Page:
If you really wanted to find fault in Josh Rouse’s Country Mouse, City House, you could point to the sappiness in the lines from his first track, “Sweetie,” or to the excess of “la la la la’s” in his second track, “Italian Dry Ice.” In “Sweetie,” Rouse sings about “Two lazy dreamers on a winter’s night.” While his resultant questions, “Is that you? Is that me?” are enough to make any listener stifle a gag, on his third track, “Hollywood Bass Player,” everything gets much easier to swallow, and even becomes enjoyable.
Rouse’s musical style is hard to define — possibly something between folk, pop and John Mayer (for whom Rouse opened during a winter 2007 tour). This definitely is disconcerting at first, but because nothing in particular stands out as being very strange or wrong in the music; it is easy to adjust to Rouse’s unidentifiable music style.
The horns that open “Hollywood Bass Player” and play in the background throughout are reminiscent of the calming melodies of a Sufjan Stevens song, with a much more upbeat dominating melody. In “London Bridges,” Rouse’s lyrics can only be described as cute: “I am not the kid to tell you how to love or how to live/ And if you think that I am just a bridge … / This bridge is falling down.” After listening to many of Rouse’s songs just once or twice — particularly “London Bridges” — you may find yourself singing along as if you have been listening to the music forever.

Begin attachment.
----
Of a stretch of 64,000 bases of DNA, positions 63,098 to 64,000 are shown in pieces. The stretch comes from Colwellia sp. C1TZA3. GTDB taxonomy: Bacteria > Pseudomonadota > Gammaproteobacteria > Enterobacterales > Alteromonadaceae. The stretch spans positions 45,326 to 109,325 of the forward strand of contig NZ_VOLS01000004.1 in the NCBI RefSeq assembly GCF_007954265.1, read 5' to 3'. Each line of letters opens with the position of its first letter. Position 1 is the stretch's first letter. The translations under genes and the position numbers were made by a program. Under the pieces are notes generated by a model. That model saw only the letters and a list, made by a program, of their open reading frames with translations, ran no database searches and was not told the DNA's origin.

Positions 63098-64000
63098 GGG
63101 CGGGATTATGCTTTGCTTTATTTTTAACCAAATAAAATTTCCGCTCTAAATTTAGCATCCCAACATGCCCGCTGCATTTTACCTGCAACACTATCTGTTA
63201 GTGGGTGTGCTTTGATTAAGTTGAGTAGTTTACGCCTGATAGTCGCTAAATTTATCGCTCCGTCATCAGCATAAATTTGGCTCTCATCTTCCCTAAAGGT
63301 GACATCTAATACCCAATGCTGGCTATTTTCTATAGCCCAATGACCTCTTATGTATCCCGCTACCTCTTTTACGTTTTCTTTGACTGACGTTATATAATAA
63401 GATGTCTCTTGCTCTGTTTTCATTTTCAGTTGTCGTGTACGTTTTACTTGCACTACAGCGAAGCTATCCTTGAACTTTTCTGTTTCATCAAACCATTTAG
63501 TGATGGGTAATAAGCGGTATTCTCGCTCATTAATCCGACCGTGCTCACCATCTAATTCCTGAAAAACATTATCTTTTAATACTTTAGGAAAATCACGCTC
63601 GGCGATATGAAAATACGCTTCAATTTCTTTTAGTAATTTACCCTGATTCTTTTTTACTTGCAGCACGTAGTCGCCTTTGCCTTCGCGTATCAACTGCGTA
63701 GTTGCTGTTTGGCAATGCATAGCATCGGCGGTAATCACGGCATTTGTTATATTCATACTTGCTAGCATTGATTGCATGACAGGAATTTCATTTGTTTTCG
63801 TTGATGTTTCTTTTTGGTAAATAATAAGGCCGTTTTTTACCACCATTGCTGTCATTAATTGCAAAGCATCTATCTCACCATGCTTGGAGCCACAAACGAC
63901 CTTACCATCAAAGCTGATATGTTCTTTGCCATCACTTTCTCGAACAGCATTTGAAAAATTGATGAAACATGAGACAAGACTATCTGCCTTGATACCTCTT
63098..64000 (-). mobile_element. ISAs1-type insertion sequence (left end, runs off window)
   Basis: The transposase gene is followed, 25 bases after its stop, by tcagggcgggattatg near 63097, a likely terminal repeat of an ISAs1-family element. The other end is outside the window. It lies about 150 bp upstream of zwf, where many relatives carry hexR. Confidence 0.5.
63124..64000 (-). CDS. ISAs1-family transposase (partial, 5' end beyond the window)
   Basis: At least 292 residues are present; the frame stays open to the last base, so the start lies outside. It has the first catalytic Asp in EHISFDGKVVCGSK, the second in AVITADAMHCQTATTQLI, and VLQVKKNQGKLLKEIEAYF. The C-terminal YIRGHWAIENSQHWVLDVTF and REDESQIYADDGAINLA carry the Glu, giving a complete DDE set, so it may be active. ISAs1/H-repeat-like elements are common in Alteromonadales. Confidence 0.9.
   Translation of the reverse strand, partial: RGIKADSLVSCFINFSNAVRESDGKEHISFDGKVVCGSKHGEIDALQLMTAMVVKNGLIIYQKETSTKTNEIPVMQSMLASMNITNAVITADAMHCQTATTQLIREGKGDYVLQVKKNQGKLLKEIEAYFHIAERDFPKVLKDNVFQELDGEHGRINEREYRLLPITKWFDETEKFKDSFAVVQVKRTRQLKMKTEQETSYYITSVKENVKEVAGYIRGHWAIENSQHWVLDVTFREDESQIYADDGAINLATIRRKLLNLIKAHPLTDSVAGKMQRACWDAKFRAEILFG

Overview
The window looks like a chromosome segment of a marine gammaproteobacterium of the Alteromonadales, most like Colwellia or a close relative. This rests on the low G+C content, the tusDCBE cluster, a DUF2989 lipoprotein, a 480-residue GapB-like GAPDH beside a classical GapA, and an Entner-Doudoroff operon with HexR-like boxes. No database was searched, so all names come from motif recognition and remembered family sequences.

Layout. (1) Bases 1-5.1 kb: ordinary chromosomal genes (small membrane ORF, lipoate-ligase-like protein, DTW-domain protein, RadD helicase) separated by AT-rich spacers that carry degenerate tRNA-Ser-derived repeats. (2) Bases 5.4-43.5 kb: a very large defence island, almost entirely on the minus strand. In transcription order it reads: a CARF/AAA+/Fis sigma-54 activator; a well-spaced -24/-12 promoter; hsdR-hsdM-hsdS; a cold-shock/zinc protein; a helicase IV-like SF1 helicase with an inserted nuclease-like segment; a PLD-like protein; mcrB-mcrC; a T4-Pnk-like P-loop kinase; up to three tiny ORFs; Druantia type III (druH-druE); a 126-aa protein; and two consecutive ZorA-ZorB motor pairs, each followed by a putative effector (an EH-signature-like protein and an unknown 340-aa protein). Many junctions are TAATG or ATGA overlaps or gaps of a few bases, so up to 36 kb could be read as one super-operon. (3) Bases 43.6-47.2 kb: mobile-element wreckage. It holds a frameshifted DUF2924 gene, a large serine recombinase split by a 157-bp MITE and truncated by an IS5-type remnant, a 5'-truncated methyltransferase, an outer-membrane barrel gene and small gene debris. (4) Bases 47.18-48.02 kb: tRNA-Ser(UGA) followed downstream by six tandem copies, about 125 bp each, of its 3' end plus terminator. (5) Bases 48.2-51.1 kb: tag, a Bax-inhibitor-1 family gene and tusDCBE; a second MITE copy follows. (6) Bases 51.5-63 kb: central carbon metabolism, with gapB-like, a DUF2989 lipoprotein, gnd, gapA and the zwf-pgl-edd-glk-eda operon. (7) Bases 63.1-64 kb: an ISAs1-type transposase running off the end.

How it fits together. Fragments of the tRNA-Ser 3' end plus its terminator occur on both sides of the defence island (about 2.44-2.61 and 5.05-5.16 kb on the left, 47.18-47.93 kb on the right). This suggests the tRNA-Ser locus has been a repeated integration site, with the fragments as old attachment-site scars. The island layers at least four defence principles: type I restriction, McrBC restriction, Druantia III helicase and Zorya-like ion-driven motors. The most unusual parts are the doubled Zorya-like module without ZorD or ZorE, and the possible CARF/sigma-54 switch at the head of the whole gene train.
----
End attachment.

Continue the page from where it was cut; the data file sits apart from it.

But catchy lyrics do not make great music.
Consequently, if you rate music based on how deep it dares to travel, whether it strikes a chord within you or merely skims your surface, you might give Rouse’s light sing-songy style a low mark. Few lyrics actually resonate, and some do not even appear to make much sense. For instance, in “It Looks Like Love,” Rouse describes a girl who teases him so much that he claims, “I’m flying at her like I never played/ Like some clueless fool.” Yet, he then goes on to say (not just once, but in the chorus), “It looks like love is gonna find a way … just when you stop believing in it.”
Rouse might benefit from consulting a dictionary.
He is not describing love, but rather infatuation, quite a different thing. Unfortunately, the album’s title, Country Mouse, City House is as enigmatic as some of the lyrics within the album.
There is nothing exceedingly outstanding about Rouse’s music. Yet his voice never fails to be soothing, and the melodies of the instruments in the background fit together like a puzzle — the guitar stand out at times, the drums at others and the brass even still at others.
Rouse succeeds in keeping a steady beat throughout. Overall, Country Mouse, City House is an album full of catchy lyrics and original instrumentals, perfect as background music for a lazy- homework-Sunday or as unwinding music at the end of a long and stressful weekday.